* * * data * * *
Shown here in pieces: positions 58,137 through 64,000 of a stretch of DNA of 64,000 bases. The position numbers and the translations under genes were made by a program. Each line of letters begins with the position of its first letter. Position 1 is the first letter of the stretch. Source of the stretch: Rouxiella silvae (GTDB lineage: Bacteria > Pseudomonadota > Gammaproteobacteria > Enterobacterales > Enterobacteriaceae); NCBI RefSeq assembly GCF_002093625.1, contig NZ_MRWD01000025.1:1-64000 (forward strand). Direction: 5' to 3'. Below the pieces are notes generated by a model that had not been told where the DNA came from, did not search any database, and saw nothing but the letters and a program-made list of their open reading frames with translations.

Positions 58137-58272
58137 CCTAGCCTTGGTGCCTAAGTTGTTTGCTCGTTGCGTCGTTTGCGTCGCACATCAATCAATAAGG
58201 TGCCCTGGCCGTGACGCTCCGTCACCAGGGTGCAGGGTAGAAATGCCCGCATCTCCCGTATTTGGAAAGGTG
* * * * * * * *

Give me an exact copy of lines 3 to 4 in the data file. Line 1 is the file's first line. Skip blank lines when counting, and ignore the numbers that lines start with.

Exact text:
58137 CCTAGCCTTGGTGCCTAAGTTGTTTGCTCGTTGCGTCGTTTGCGTCGCACATCAATCAATAAGG
58201 TGCCCTGGCCGTGACGCTCCGTCACCAGGGTGCAGGGTAGAAATGCCCGCATCTCCCGTATTTGGAAAGGTG